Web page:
I was invited to write this guest post on Travel Writers Exchange about how important it is to ‘get out there’ in regards to your travel writing. I am going to write about my experience so far of how important it is to take action on this matter.
The bottom line for me is: if your travel writing isn’t out there for people to look at, then it will never be noticed. And one of the best ways to have your travel writing noticed is to get it out there on the internet, where there is a potential global audience.
The traditional ways of travel writing are being challenged by what’s happening today online. Before the ‘digital age’, you had to submit your work to publishers, magazines etc, and always had to go through a ‘gatekeeper’. Depending on your timing, and who would review your work, you may or may not have your work published, even if it was good stuff.
Things are now different. There are about 70 million blogs in cyberspace, of which many are travel related. The thing with the internet is that there are no gatekeepers to stop you from getting your travel writing out there. Sure, this scenario has its good and bad points, but the internet is the world’s biggest, and most effective self-regulating democracy.
If something is good, people will stick with it. If it’s not, they’ll go away and find something else.
As for me, I fell into travel writing/blogging quite by accident. I had no intentions of starting one up until late 2008. I had been doing my own travel writing via the traditional means, but it wasn’t going far. I received some good feedback, but my writing didn’t fit lists, or they had someone of a similar style or content, etcetera, etcetera.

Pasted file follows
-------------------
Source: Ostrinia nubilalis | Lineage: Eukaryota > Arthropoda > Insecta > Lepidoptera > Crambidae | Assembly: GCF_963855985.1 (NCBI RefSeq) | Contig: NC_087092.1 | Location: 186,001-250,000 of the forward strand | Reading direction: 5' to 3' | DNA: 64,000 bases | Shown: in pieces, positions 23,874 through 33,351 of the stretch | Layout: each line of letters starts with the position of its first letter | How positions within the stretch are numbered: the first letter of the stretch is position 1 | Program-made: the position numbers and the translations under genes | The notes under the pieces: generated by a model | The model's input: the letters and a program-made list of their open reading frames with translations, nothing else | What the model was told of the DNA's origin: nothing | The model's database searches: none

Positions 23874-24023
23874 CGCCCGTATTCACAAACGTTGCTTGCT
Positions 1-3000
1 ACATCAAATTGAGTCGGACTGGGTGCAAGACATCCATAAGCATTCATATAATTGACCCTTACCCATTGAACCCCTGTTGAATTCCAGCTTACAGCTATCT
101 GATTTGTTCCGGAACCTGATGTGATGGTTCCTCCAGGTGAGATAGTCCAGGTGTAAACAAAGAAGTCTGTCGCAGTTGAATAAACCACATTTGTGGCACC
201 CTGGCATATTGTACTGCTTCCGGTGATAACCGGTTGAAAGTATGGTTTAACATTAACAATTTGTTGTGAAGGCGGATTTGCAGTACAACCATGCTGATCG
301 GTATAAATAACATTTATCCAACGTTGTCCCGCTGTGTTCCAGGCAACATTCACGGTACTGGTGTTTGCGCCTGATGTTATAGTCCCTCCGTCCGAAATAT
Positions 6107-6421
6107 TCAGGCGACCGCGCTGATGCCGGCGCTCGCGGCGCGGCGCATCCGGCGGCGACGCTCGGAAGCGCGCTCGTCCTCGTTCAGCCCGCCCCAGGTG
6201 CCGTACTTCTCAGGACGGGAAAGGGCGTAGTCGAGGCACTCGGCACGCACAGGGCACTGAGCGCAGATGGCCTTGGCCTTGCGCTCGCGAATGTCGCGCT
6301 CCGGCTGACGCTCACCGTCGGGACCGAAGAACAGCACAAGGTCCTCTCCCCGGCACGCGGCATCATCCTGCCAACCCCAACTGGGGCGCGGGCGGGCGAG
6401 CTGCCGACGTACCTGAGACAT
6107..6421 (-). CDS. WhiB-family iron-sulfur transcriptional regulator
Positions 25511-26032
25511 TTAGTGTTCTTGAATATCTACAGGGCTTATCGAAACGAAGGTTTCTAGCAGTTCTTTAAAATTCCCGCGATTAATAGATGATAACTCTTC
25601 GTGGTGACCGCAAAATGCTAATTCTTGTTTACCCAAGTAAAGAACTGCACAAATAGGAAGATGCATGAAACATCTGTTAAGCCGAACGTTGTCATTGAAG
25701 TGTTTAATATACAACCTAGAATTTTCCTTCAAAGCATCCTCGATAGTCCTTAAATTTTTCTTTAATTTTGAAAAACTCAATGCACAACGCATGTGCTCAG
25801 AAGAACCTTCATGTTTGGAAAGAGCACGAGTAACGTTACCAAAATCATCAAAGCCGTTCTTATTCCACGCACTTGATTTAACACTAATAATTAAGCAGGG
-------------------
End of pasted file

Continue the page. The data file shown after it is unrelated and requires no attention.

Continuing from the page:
But I’m so glad I’ve taken the step of creating my domain name, having my site hosted, powering it with Word Press and sending out regular posts into the internet world. I only started the site in January 2009, and I have started to gain a loyal following for the blog.
During this time, I have asked for feedback from others, as I feel this improves the process for me. It’s good to engage with your commenters as much as possible, and take their feedback on board.
Some of the comments I have received include the following:
‘I love the site because namely everything you post about is relevant and interesting to my own travel goals. You also manage to blend a very personal take on everything with a serious amount of content that is informative. I find this lacking on a lot of travel blogs, but with yours I get a personal account but also information I will need and might seek out in the future for my own travels. Entertaining and informative, it’s a great combo. You also post about a wide range of topics, activities and places. I never know what to expect and I look forward to your new posts. Even though you are seemingly random in your topics I can still access specific places and topics with your categories sidebar which is great.’
‘After all this time, tonight is my first time flickering through your blog. I must say, I did a few rolling on the floor laughing reading your off-beat travel tips. My favourite post is the Gin and Tonic Bar in Rundu. ;)’
‘Great site Anthony…you have the gift of the travel gab and an extraordinary eye for what is interestingly left of field more more more please’
‘You have a brilliant site there, made me chuckle with your funny expressions.’
I found these comments extremely valuable, because if other people like your writing – it must be good!
With regards to my writing, I love irony. I love the funny, offbeat and humourous things in life, and this extends to travel and my travel writing. Since I love this kind of writing, it’s easy for me to produce offbeat content that other people seem to enjoy.